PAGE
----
Virginia-Shenandoah National Park: Dark Hollow Falls

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The Skyline drive of the Shenandoah National Park also is filled with parking spots for hiking. Even if you are not planning to go hiking I suggest you wear tennis shoes or hiking boots, just in case and bring water. Why? Because I didn’t plan to go hiking and I still went hiking, without water and in flip-flops. I was in charge of reading the map and making sure we didn’t pass our destination (which was the restaurant at Skyland) Since we did pass it because I thought it was the other restaurant in Big Meadows, we ended up passing a the most popular trail in the Park, Dark Hollow Falls. I thought the name sounded cool especially since there was a waterfall and it was such a small trail. After lunch we went over and began our very slow hike. Roundtrip the trail is 1.5 miles (2.4km), so I figured I’d survive with wearing my flip-flops. Which I did, but I did also trip over a rock at one point and skin my knee pretty badly.

It’s a beautiful hike, most of it running along the river and at one point it stops at an a smooth rocky that overlooks a mini waterfall. They do suggest you don’t go swimming and pets are not allowed on this trail. I stopped at one point because an earthworm was crossing the trail and a huge crowd was coming by, I’m sure I looked odd standing in the middle of the trail just staring down at it. I don’t often see them above ground unless it’s raining, and was sure the group would trample it. After a bit, the hike went steadily down hill, and in some cases, a bit steep, especially with a bleeding knee. But we did eventually make it to the waterfall.

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Not exactly huge, and I’m not sure if by the end of it I considered it worth it. By the time I hiked all the way back by myself (there were too many people  at the waterfall and I had gotten the photo I wanted) I was exhausted, melting from the heat, and ready to curl up in the car with the AC going. But on my way back I stopped several times to rest, since I was moving faster on the way back then stopping every five minutes to take a photo on the way down. Also because on the way up it’s mostly steep rocky uphill. Occasionally I spoke with other hikers, or watched deer out further in the woods, and even at one point spoke with a search and rescue guy who my dad sent to check on us. Overall I probably would have been fine not going. I’m not big on rocky hiking when I’m not prepared to do so, when it’s hot out, and especially when I’ve skinned my knee. I also prefer hiking that doesn’t include a ton of people. Seeing people every once in awhile is kind of awesome, but seeing them nonstop, or a giant group of people sitting all over the stones of the waterfall so you can’t enjoy it for it’s own majesty and not just a place for dangerous group photos, is less awesome.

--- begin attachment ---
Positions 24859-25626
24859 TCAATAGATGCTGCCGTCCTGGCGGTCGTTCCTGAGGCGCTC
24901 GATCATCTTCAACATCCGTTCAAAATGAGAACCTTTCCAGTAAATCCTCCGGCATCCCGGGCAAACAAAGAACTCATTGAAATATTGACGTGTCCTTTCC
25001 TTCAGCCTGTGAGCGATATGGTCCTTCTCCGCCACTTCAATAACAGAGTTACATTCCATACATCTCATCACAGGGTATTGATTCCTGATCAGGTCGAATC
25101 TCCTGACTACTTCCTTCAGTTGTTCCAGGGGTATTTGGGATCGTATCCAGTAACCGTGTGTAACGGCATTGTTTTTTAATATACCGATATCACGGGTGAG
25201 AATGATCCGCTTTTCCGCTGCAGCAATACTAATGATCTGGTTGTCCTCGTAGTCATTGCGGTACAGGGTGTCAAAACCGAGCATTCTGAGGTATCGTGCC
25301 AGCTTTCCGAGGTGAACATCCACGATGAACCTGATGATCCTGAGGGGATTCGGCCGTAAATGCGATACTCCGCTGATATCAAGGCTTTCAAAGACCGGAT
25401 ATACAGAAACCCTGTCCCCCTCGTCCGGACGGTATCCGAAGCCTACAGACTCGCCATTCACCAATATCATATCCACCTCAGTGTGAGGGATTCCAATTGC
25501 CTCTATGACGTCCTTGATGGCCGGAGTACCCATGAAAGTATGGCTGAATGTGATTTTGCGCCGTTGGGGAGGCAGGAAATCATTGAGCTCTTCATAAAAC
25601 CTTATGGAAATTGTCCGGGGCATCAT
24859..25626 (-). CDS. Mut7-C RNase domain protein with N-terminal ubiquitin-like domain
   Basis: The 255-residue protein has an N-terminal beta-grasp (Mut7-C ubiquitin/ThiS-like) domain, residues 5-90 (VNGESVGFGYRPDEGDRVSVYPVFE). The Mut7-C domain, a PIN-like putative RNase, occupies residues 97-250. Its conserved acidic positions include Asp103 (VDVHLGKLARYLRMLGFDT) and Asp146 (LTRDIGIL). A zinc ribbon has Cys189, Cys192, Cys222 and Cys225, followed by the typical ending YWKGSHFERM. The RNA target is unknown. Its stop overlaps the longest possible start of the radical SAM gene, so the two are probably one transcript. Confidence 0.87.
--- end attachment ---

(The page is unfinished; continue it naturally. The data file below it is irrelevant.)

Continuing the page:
For hiking make sure you are wearing proper footwear and clothes and make sure you have water at the very least. This trail didn’t circle around, instead it continued on after the waterfall, so at the waterfall we turned back and retraced our steps. Stay safe and hydrated when hiking. The Shenandoah Valley is 200,000 acres of protected land, plenty of which to explore as there are over 500 miles (804.6km) worth of hiking 101 (162.5) of which is part of the Appalachian Trails. Not all of the trails can be accessed by Skyline Drive but from other spots. So plan your hikes ahead of time. Rangers and Search and Rescue do go through all of the trails just to make sure people are okay. Sprained ankles are common and cell service is spotty at best, most of the time there is no service.

 

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